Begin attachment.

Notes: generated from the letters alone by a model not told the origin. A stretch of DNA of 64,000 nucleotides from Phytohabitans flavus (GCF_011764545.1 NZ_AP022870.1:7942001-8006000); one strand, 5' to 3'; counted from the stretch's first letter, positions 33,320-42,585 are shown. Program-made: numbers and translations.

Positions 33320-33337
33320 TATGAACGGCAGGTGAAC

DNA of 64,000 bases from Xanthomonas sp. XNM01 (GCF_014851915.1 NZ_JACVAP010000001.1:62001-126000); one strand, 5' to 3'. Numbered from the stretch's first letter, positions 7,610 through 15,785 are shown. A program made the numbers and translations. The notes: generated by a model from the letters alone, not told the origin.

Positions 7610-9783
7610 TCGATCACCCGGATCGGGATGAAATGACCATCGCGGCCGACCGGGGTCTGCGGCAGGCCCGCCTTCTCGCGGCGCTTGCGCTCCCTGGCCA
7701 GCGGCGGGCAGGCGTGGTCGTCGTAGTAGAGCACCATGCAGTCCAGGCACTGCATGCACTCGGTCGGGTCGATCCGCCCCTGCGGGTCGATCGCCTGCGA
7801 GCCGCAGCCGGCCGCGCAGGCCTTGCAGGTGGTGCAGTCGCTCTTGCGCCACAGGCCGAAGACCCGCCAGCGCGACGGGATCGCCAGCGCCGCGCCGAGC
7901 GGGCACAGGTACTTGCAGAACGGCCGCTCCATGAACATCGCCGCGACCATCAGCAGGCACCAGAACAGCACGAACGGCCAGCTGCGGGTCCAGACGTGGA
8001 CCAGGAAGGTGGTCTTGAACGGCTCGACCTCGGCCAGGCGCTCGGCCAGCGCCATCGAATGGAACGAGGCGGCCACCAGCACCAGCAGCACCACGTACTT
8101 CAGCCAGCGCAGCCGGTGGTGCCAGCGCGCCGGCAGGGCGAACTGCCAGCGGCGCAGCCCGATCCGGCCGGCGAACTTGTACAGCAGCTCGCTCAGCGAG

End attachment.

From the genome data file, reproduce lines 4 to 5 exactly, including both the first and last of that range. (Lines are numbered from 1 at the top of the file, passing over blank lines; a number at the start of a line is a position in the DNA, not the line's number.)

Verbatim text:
DNA of 64,000 bases from Xanthomonas sp. XNM01 (GCF_014851915.1 NZ_JACVAP010000001.1:62001-126000); one strand, 5' to 3'. Numbered from the stretch's first letter, positions 7,610 through 15,785 are shown. A program made the numbers and translations. The notes: generated by a model from the letters alone, not told the origin.

Positions 7610-9783